And now she has to wait even more, thanks to delays on the Canadian government’s part in granting her a temporary residency visa.
Perras spoke to CBC Daybreak from Freetown, the capital of Sierra Leone, where he is staying with his new daughter.
He described Ella as joyful, candid and caring. "She just wants to be cared for and loved," he said.
Sierra Leone is in a part of West Africa that has been particularly hard hit by Ebola — so hard the Canadian government suspended visas for that part of the world for the time being.
"I don’t know if the ban on visas has an impact on my situation," Perras said.
Perras officially became Ella’s father on July 2 and has been trying to bring her home since then.
Kevin Menard, a spokesman for Citizen and Immigration Canada, said the visa ban has nothing to do with Ella's case. An email statement said:
"We have instituted a pause, but discretion remains to approve visas for essential travels. Our actions are considerably different than Australia. We are proactively contacting visa holders from the affected countries to validate their contact information and provide them with information on our measures on Ebola. The government of Canada’s decision represents the best option to balance the need to protect the health and safety of Canadians while causing minimal disruption to travel and trade - and in doing so, helping to prevent Ebola from coming to Canada.”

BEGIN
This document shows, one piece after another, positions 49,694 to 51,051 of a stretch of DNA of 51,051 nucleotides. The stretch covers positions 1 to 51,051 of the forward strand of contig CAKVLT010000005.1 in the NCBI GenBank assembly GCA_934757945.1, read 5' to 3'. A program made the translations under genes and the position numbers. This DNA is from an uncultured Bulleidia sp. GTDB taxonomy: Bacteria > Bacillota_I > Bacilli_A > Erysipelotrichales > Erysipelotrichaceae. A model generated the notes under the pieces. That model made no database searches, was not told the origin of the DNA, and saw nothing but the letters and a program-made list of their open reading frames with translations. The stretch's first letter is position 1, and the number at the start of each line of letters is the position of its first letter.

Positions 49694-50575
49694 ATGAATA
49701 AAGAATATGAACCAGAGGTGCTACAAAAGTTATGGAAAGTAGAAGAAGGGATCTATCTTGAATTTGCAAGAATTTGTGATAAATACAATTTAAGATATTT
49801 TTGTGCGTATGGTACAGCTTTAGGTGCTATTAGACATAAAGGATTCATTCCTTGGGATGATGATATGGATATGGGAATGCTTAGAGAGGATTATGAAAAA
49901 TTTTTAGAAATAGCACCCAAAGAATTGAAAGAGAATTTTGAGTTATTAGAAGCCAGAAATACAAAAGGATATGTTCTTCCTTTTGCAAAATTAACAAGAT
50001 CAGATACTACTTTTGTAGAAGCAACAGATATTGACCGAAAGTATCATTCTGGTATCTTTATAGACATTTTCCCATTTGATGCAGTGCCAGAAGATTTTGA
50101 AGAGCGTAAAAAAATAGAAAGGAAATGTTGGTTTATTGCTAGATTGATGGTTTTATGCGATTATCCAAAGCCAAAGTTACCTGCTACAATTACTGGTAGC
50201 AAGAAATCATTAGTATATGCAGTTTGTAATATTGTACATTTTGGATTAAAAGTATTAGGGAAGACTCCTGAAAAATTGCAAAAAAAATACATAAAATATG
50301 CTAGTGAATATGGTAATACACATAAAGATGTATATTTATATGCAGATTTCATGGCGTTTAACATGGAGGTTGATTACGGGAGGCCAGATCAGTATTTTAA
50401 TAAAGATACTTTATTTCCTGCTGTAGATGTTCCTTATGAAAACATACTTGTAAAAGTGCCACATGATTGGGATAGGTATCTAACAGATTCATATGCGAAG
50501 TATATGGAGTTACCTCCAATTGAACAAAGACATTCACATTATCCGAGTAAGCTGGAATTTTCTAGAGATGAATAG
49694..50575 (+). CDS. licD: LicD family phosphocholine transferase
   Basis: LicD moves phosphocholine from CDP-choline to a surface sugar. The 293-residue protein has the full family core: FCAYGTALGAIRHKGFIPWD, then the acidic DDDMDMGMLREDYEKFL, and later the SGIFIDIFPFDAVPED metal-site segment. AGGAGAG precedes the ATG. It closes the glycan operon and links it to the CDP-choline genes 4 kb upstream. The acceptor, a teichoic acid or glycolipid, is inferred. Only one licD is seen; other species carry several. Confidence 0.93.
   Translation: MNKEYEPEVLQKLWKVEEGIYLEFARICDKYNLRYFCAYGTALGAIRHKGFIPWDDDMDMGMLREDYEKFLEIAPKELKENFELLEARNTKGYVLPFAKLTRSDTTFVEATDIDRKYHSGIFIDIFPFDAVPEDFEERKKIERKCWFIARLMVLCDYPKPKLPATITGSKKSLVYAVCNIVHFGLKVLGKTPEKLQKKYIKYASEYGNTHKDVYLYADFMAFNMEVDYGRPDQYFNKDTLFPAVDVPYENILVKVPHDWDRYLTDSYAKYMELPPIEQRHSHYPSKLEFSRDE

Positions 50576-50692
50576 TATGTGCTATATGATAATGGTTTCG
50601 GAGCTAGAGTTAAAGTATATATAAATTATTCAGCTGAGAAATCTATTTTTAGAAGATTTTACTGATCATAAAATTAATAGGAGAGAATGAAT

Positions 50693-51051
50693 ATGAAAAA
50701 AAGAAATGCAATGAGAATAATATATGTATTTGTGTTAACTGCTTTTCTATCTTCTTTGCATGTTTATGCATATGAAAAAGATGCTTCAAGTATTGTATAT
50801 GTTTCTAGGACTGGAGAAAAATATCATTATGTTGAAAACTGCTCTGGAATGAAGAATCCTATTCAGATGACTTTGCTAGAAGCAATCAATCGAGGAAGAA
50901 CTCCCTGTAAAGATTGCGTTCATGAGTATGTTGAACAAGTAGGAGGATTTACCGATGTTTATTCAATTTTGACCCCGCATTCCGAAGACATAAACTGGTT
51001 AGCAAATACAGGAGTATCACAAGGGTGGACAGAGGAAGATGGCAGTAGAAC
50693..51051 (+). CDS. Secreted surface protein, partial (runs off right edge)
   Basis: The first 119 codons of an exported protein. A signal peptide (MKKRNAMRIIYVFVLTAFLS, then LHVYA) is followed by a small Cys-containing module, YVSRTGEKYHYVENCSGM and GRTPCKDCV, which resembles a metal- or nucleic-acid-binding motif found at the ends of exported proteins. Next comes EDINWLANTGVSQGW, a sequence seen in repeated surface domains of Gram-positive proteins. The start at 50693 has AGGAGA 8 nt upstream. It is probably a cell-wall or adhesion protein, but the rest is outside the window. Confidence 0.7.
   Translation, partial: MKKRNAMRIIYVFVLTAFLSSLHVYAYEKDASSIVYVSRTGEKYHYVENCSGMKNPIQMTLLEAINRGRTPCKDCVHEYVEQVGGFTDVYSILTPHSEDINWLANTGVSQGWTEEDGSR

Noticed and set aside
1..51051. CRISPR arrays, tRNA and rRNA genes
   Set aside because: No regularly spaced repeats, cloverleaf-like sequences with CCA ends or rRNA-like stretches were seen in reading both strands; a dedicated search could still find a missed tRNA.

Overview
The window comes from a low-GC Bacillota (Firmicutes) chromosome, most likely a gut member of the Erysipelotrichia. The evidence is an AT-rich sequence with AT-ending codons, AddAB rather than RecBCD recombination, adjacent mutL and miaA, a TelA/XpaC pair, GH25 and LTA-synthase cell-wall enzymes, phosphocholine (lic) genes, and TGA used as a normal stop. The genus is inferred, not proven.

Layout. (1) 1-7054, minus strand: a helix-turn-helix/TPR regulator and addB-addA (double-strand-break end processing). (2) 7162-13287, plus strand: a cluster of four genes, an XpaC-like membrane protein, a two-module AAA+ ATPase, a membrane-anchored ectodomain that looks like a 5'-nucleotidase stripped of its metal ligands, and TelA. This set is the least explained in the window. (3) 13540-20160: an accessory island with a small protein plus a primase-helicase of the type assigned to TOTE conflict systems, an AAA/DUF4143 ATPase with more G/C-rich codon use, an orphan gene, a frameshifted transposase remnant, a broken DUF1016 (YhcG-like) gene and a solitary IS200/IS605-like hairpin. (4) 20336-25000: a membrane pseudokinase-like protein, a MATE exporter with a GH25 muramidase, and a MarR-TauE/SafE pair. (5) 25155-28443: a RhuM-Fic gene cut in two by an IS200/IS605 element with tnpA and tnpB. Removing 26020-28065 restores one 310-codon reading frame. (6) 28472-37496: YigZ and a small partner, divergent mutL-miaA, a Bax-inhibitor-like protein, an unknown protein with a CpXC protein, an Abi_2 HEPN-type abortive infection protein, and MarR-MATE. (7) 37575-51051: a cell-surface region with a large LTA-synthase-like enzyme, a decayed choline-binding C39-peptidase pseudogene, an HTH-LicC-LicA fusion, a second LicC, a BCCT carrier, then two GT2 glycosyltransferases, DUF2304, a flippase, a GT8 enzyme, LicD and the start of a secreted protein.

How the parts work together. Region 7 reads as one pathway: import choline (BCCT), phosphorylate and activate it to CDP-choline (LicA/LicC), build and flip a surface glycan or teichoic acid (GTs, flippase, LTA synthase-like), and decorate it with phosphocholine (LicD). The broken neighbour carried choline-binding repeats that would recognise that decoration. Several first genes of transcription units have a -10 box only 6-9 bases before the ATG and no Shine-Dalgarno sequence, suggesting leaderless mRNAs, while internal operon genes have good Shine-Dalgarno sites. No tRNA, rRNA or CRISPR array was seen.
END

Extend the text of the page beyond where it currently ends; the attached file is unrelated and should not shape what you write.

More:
— Kevin Menard, Citizenship and Immigration Canada
Immigration Canada slow to respond
After months of radio silence from Immigration Canada on applications to get Ella a travel visa or a temporary residency visa, as well as Canadian citizenship, Perras said the government finally emailed him yesterday regarding her citizenship — but nothing that can get her out of Sierra Leone faster.
He said he’s more concerned about the economic collapse Sierra Leone is experiencing as a byproduct of Ebola, than about the possibility of contracting Ebola, which he said was very difficult to catch.
On top of all the difficulties in getting Ella home, the company Perras worked for — London Mining — went bankrupt last week.
If the Canadian government does not move, Perras may take up Britain on its recent offer. The British government told Perras, who has a resident’s visa in the United Kingdom, that he could apply for a visitor’s visa for Ella.
Perras feels strung along by Immigration Canada. He’s changed one flight and may have to change another if they can’t fly out as scheduled on Nov. 16.
"I don’t know what to do, because my preference would be to go back to Montreal," he said, adding that his partner Johanne and their family are waiting back at home to welcome Ella.
"We’ve been preparing this for a long time, so we want to settle down and move on," he said.Suggest a correction